A Seat at the Table Doesn’t Always Come With Permission to Speak
Just because you’re invited to participate doesn’t mean your opinions will be valued
On Friday, February 6, 2004, Jermaine Dupri staged an impromptu press conference at a Hollywood media gathering to announce his immediate resignation from his position as president of the Atlanta chapter of the National Academy of Recording Arts and Sciences (NARAS). Nominated to the highly sought-after board position just two years prior to his unexpected resignation, Dupri spoke of accepting the job with high expectations:
I consider NARAS a community who protects each other and supports each other. We have programs like MusiCares, [which] provides financial assistance for musicians who have fallen on hard times. But there appears to be a double standard. I cannot stand by and watch a fellow member of the music community be used as a scapegoat. It comes down to the issue of fairness. Despite it all, what is happening is not fair.
The scapegoat in question: Dupri’s then girlfriend, pop icon Janet Jackson. The double standard under discussion: Jackson’s revoked invitation to present a special Grammy to Luther Vandross at the upcoming awards ceremony, hosted by NARAS. In 2014, during the Super Bowl XXXVIII halftime show, Jackson’s onstage accomplice, Justin Timberlake, ripped a piece of the singer’s bodice, causing her breast to be exposed. Despite both performers taking accountability in the public eye, only Jackson appeared to be held accountable behind closed doors, while Timberlake’s invitation to the ceremony went unaffected.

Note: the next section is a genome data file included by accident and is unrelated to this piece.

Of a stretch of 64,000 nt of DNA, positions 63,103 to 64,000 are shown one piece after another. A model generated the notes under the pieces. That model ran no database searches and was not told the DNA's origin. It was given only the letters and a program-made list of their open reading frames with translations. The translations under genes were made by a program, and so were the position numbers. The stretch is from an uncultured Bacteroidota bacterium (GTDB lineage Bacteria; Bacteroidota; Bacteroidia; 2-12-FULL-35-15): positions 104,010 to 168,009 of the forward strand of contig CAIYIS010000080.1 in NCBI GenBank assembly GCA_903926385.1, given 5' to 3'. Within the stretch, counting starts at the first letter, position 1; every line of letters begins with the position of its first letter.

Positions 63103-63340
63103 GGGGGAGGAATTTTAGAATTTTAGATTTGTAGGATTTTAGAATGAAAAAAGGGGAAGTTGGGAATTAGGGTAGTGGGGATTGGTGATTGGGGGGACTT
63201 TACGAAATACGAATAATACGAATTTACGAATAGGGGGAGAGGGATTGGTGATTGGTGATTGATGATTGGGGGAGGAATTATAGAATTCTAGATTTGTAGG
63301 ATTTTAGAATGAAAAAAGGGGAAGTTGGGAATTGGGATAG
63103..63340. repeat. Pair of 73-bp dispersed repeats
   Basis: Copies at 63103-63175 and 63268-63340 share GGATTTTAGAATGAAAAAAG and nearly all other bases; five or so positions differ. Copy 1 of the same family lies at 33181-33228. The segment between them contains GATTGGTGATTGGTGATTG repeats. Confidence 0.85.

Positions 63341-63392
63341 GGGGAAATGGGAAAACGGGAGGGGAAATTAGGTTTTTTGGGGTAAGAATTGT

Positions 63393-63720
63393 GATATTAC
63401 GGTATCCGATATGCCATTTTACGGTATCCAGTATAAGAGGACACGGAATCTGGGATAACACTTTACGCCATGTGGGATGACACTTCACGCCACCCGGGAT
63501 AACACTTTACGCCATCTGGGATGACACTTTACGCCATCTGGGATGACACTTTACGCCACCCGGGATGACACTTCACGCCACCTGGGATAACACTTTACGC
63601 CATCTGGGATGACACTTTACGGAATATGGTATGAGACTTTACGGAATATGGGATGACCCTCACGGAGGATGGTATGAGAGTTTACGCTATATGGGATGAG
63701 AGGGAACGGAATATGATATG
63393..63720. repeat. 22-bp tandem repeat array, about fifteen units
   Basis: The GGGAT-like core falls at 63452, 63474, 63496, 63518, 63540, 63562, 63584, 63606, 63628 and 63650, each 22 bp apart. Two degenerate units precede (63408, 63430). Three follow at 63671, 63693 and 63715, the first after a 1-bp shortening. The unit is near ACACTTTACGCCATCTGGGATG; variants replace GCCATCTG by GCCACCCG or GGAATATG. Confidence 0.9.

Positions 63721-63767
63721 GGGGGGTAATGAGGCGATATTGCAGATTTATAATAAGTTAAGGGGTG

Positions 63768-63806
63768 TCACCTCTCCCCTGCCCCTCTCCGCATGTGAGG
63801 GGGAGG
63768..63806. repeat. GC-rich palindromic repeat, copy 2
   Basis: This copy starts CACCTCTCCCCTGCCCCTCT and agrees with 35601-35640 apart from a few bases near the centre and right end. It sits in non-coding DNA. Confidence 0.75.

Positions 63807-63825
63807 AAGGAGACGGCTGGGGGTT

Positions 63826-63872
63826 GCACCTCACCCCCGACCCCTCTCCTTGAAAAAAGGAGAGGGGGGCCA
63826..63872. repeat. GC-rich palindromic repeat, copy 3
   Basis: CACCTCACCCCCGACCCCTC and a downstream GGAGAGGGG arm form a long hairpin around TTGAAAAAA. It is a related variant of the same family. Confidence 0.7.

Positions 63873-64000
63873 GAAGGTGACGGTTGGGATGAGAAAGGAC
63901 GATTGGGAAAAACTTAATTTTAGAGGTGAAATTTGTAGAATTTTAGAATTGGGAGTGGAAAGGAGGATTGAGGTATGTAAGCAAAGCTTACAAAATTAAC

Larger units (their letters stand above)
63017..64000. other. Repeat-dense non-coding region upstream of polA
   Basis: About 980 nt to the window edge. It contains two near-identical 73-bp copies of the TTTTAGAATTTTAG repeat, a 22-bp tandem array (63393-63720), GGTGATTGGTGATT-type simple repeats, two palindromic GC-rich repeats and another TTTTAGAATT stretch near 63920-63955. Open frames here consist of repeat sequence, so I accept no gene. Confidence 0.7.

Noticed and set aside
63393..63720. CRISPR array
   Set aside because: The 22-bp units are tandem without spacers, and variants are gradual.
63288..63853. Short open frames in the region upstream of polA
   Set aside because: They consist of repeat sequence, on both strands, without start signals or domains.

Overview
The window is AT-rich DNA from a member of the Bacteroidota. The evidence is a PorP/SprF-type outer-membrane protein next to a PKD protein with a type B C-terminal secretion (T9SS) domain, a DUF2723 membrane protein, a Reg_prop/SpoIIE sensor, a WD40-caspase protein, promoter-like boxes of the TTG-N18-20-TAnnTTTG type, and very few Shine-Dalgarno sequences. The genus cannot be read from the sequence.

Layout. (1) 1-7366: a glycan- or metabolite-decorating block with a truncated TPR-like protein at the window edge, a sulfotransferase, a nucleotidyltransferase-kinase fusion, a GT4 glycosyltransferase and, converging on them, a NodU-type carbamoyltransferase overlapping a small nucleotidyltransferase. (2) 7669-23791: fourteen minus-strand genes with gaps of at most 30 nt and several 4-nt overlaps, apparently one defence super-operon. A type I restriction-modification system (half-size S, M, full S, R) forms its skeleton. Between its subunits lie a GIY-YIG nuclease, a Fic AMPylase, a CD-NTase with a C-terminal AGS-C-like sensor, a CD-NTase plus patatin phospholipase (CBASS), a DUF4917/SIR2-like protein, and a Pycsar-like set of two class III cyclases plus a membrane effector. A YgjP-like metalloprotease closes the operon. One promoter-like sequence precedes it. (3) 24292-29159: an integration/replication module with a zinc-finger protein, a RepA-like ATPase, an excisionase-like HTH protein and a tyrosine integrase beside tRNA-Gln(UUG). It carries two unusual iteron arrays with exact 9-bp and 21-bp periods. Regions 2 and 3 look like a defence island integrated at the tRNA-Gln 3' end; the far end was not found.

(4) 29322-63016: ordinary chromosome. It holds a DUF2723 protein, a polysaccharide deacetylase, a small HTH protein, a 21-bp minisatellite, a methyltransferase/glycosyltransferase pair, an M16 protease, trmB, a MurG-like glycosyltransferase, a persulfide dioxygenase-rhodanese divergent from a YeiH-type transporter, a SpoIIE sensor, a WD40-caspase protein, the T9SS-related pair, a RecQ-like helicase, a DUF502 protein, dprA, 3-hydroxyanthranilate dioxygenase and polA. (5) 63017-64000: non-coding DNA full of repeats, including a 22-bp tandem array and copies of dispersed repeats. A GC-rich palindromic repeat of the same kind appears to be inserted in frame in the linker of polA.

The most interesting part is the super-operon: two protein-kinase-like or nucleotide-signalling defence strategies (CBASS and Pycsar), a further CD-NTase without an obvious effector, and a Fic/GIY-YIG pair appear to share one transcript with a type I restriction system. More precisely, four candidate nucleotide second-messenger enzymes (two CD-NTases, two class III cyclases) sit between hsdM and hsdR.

It wasn’t just the personal nature of the issue that stunned the Atlanta producer, which should’ve been enough to sway a table of Dupri’s peers into lenience. It was the irony of being president of the very organization that hosted the Grammy Awards and having no say as to who got to attend, not even your own girlfriend. Dupri wouldn’t be the first or the last Black person to occupy a position of power only to discover the position did nothing to empower them. He learned a lesson all too common for those offered a seat at the table: The invitation doesn’t always come with permission to speak.